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Biogeosciences An interactive open-access journal of the European Geosciences Union
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Volume 13, issue 22
Biogeosciences, 13, 6139-6153, 2016
https://doi.org/10.5194/bg-13-6139-2016
© Author(s) 2016. This work is distributed under
the Creative Commons Attribution 3.0 License.
Biogeosciences, 13, 6139-6153, 2016
https://doi.org/10.5194/bg-13-6139-2016
© Author(s) 2016. This work is distributed under
the Creative Commons Attribution 3.0 License.

Research article 14 Nov 2016

Research article | 14 Nov 2016

Blue carbon stocks in Baltic Sea eelgrass (Zostera marina) meadows

Maria Emilia Röhr1,2, Christoffer Boström1, Paula Canal-Vergés3, and Marianne Holmer2 Maria Emilia Röhr et al.
  • 1Åbo Akademi University, Faculty of Science and Engineering, Environmental and Marine Biology, Artillerigatan 6, 20520 Åbo, Finland
  • 2University of Southern Denmark, Department of Biology, Campusvej 55, 5230 Odense M, Denmark
  • 3Danish Shellfish Centre, DTU Aqua, Technical University of Denmark, Øroddevej 80, 7900 Nykøbing Mors, Denmark

Abstract. Although seagrasses cover only a minor fraction of the ocean seafloor, their carbon sink capacity accounts for nearly one-fifth of the total oceanic carbon burial and thus play a critical structural and functional role in many coastal ecosystems. We sampled 10 eelgrass (Zostera marina) meadows in Finland and 10 in Denmark to explore seagrass carbon stocks (Corg stock) and carbon accumulation rates (Corg accumulation) in the Baltic Sea area. The study sites represent a gradient from sheltered to exposed locations in both regions to reflect expected minimum and maximum stocks and accumulation. The Corg stock integrated over the top 25cm of the sediment averaged 627gCm−2 in Finland, while in Denmark the average Corg stock was over 6 times higher (4324gCm−2). A conservative estimate of the total organic carbon pool in the regions ranged between 6.98 and 44.9tCha−1. Our results suggest that the Finnish eelgrass meadows are minor carbon sinks compared to the Danish meadows, and that majority of the Corg produced in the Finnish meadows is exported. Our analysis further showed that >40% of the variation in the Corg stocks was explained by sediment characteristics, i.e. dry density, porosity and silt content. In addition, our analysis show that the root:shoot ratio of Z. marina explained >12% and the contribution of Z. marina detritus to the sediment surface Corg pool explained >10% of the variation in the Corg stocks. The mean monetary value for the present carbon storage and carbon sink capacity of eelgrass meadows in Finland and Denmark, were 281 and 1809EURha−1, respectively. For a more comprehensive picture of seagrass carbon storage capacity, we conclude that future blue carbon studies should, in a more integrative way, investigate the interactions between sediment biogeochemistry, seascape structure, plant species architecture and the hydrodynamic regime.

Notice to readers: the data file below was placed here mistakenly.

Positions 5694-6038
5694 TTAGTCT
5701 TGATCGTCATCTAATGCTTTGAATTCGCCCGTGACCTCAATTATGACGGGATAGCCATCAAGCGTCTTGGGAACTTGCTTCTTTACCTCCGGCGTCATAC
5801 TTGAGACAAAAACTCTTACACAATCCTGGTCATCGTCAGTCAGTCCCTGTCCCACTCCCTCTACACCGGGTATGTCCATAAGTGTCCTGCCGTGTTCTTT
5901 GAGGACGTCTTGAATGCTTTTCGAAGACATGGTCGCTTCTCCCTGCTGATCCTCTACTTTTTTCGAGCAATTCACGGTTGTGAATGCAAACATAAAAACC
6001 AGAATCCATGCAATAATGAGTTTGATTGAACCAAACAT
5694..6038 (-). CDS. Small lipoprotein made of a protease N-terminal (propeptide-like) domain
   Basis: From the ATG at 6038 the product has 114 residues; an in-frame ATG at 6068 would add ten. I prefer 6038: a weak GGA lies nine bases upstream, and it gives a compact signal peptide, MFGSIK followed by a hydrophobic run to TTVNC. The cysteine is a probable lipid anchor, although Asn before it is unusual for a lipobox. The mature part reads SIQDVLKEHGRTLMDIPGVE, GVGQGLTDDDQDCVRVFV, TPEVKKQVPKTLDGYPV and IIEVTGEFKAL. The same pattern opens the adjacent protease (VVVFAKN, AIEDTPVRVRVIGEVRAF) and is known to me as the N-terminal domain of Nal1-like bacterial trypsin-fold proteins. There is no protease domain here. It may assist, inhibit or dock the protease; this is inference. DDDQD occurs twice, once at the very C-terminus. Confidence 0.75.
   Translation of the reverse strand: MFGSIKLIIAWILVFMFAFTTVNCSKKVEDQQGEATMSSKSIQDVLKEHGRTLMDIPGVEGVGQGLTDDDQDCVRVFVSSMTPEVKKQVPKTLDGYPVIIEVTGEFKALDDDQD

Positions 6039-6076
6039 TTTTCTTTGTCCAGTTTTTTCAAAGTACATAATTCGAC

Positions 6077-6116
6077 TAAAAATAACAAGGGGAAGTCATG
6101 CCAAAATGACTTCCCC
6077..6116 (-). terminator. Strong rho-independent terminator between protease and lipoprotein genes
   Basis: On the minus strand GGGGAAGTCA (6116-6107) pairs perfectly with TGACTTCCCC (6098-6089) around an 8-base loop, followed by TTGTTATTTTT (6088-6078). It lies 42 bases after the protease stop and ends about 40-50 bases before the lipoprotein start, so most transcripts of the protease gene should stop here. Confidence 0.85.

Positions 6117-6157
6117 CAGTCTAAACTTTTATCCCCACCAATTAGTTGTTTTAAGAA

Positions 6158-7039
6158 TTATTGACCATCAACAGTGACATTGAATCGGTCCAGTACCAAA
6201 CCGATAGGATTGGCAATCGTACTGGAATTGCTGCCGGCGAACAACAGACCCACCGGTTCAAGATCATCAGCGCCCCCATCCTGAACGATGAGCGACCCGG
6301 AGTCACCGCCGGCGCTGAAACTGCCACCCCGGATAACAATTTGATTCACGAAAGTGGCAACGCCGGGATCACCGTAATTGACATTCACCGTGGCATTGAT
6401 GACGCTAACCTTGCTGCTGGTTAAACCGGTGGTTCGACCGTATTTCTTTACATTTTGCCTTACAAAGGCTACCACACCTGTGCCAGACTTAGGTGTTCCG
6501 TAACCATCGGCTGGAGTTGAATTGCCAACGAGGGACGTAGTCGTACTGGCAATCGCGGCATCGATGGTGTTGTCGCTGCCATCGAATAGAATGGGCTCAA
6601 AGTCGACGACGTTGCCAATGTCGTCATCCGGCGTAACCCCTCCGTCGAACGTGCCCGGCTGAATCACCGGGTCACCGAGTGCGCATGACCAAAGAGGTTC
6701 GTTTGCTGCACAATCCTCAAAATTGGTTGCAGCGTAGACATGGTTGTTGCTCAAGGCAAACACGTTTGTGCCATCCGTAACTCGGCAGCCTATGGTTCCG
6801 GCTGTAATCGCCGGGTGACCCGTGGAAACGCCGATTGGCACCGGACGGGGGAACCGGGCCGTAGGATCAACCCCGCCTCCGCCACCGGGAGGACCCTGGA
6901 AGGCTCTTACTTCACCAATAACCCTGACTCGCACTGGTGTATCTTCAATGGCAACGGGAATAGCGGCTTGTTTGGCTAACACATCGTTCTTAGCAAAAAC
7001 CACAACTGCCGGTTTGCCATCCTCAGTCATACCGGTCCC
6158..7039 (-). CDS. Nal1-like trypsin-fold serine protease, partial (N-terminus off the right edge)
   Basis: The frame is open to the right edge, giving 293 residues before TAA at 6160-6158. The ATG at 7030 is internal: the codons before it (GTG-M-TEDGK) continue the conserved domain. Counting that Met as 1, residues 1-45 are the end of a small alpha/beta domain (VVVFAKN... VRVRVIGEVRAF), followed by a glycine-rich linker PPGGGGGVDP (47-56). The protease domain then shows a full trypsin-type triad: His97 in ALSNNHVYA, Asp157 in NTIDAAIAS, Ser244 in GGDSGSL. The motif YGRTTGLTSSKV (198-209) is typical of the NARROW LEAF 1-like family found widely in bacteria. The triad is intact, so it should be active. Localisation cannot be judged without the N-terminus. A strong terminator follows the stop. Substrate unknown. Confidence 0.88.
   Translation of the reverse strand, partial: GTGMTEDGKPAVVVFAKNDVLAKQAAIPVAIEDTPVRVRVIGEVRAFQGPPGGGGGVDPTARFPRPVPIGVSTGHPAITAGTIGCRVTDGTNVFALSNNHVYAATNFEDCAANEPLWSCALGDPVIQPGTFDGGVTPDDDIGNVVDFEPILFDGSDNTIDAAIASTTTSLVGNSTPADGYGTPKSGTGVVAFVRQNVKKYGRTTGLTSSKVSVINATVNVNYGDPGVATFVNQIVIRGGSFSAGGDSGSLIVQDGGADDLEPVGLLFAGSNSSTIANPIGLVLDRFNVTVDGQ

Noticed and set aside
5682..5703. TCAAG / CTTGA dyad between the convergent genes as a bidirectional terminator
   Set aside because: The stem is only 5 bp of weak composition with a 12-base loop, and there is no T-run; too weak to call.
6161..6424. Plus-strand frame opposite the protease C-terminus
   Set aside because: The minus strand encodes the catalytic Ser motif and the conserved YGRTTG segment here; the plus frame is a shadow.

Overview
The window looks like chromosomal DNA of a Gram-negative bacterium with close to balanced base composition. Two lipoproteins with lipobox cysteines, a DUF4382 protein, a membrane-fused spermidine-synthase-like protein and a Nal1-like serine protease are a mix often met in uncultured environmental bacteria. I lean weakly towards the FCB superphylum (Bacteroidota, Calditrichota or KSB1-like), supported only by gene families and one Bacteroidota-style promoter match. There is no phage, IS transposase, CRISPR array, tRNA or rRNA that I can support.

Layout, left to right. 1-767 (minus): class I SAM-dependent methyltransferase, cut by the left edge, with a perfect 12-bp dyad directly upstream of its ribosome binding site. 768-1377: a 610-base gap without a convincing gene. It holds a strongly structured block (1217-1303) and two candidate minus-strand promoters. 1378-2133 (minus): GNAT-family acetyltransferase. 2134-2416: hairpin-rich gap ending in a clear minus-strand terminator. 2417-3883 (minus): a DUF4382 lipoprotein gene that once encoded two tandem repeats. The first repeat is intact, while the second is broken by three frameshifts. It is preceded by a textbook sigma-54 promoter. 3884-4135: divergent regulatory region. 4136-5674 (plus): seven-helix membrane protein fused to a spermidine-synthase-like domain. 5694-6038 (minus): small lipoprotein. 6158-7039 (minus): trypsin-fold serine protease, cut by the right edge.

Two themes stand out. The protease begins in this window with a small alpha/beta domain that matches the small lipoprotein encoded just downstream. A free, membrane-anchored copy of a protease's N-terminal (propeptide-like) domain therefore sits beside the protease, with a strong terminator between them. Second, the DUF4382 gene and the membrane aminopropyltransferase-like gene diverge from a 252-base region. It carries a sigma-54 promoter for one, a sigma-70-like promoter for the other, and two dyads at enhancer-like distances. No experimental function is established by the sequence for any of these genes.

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Our results show that Finnish eelgrass meadows are minor carbon sinks compared to the Danish meadows, and that majority of the Corg produced in the Finnish meadows is exported. Similarly, the estimates for Corg accumulation in Finnish meadows were over 1 magnitude lower compared to Denmark. Our results further showed that > 40 % of the variation in the Corg stocks was explained by sediment characteristics. To clarify the role of seagrasses in global carbon budget, more studies are in urgent need.
Our results show that Finnish eelgrass meadows are minor carbon sinks compared to the Danish...
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